• Thank you! I’m so excited to be back :) I’ve really missed this small sense of community we have through each other’s words and musings <3

  2. I actually think that the human race is doomed to bring about its own distinction (and in so doing, rid this beautiful planet of a harmful parasite). But at the same time, it’s crucial that those of us who appreciate the danger do everything we can to avoid it. You never know. And if we fail, then at least we’ll be going down in a blaze of glory. When I read this post I felt as though I was witnessing a gladiator going into battle, carrying all our colours – good luck!

    • Oh man, this comment made me feel really cool – thank you!

      I’m completely of two minds on this. Cynically, I can see nothing changing until 2030 when mass migration, war, poverty, sea level rise and extreme weather decimate the planet and by 2100 there is only a handful of humans left, if that. Which is not a bad outcome for the planet which will regenerate in a couple of million years and maybe give rise to new species for the reminder of the 1-2 billion years the planet has left before being roasted by the sun. But I can also see a future where humans live sustainability, with plenty of free time to grow food locally and care for each other, freed from the tyranny of paid labor. I honestly don’t care about the outcome as much as what I can do with my short time of existence, and fighting for the latter outcome seems like the only worthwhile thing to do with my time and the best way to channel my passion – ultimately, it’s a self-serving way to feel good about myself, ha ;)

      I would like to save the snow leopards, though, they are majestic 😍

      I’m glad you’re still on wordpress, I really appreciate your encouragement and point of view!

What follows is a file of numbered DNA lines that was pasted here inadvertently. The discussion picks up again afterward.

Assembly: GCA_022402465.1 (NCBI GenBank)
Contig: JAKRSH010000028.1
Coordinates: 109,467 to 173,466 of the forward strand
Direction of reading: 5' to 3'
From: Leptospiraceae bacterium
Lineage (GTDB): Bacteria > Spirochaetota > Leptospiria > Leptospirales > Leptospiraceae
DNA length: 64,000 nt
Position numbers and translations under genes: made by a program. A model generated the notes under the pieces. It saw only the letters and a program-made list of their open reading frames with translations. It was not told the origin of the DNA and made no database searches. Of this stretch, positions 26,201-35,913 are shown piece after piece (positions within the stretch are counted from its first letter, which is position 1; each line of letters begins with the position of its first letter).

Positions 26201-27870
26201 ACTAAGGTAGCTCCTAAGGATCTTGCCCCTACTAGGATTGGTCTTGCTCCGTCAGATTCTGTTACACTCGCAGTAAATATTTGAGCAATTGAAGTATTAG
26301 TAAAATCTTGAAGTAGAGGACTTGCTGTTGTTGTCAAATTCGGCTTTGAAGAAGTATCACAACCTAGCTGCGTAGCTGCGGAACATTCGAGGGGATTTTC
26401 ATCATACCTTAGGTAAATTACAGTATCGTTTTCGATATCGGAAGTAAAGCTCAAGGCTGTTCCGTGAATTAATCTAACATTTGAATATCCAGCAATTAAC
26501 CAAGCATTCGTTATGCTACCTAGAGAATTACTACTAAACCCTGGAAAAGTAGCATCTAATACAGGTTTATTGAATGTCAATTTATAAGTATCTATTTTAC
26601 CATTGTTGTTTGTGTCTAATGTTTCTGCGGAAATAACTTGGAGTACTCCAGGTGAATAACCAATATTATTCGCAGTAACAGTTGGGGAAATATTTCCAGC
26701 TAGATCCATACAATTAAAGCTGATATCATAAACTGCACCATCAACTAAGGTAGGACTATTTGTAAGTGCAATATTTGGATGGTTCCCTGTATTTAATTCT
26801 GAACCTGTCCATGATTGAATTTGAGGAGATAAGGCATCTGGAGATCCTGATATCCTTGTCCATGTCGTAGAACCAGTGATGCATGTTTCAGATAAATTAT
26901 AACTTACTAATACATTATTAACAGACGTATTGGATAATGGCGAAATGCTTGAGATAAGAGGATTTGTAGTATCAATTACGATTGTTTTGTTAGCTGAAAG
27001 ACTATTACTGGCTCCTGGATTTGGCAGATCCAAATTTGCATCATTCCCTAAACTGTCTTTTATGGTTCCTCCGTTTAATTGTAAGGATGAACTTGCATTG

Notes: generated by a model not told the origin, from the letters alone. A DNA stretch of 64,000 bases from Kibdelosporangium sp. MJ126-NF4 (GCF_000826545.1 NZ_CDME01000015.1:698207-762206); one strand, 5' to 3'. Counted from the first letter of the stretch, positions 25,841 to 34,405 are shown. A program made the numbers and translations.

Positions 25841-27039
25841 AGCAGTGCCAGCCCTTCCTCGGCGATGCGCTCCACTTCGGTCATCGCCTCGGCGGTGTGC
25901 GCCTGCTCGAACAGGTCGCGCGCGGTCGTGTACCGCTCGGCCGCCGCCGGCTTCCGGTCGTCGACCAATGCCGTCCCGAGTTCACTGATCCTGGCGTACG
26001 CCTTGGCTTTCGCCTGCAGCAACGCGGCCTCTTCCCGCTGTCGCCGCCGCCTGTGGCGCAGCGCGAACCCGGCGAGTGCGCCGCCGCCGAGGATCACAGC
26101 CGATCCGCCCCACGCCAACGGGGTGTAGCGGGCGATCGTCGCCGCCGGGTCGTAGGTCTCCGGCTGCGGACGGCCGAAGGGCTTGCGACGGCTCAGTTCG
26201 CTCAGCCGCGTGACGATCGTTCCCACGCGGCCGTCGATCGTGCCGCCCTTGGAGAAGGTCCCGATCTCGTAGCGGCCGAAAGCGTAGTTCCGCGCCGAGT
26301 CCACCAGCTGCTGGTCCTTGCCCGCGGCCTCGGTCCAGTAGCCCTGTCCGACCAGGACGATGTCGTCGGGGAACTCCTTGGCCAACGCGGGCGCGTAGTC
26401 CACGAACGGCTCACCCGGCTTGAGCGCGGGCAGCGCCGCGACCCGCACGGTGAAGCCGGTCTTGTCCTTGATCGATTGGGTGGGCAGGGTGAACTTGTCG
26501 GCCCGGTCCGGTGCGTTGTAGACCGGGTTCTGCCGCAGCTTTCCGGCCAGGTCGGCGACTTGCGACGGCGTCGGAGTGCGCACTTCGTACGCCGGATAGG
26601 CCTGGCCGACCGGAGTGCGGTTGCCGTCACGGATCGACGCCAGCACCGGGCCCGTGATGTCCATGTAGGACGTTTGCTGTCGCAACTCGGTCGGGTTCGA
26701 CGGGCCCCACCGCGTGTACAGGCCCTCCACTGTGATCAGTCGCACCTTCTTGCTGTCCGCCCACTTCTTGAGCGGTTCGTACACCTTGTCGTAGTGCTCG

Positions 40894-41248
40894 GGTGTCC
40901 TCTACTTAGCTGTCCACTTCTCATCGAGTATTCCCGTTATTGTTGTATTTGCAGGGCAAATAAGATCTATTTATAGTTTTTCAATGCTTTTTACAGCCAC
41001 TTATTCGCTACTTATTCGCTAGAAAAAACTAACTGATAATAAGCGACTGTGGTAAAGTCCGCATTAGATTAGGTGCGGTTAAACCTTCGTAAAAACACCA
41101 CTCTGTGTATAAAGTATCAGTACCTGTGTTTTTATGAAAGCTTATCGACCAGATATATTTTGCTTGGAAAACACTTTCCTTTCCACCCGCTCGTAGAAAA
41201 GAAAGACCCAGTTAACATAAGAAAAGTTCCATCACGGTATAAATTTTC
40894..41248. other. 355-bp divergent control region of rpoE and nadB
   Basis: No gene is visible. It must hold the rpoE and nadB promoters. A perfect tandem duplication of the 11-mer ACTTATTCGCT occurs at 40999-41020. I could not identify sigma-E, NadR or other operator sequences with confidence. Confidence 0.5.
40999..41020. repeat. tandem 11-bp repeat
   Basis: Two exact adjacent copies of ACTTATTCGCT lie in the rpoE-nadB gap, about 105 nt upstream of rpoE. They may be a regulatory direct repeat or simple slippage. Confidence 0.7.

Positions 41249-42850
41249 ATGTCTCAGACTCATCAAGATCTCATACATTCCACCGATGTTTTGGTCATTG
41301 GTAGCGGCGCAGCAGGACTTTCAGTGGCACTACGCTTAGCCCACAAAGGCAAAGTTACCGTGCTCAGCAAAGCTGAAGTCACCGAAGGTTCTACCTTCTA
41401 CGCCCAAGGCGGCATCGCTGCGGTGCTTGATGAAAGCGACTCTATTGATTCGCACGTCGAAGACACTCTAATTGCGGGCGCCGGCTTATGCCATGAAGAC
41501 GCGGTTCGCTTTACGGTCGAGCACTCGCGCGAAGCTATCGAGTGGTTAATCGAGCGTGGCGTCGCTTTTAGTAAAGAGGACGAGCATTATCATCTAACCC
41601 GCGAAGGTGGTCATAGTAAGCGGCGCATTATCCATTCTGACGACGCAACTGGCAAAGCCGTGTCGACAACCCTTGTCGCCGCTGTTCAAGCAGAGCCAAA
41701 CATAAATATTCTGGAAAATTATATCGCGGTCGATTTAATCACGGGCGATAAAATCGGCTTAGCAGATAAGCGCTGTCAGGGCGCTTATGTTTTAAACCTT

3. Interesting read – good to know you have discovered a renewed version of yourself (a word to the wise – it keeps happening! I am now a little way into my eight decade and it’s still happening – so just go with the flow!) As I have said elsewhere the fact that the IPCC has now chosen to ‘press the panic button’ actually now frees environmental campaigners like you and me to say this is what weneed to do first – instead of having to BE the harbingers of doom. Keep in touch. I think you followed my blog too.

    • Thank you for this very insightful comment. Mental health and self-reflection is so important – but it means little without action and implementation, which I guess was my lesson to learn in my 30’s. And even though it was hard, I’m happy to have learned it.

      I absolutely agree with your second point about feeling more freed as an environmentalist by the IPCC report. I feel like the time for “defending” our point of view is over and now we can just refer to this intergovernmental report if people still want to debate climate change. That frees up so much time for actual ideas about how to move forward – which is a huge part of my renewed surge of determination. We might not “win” or prevent catastrophic climate change, but that doesn’t make the struggle any less worthwhile.

      I look forward to continue reading your ideas!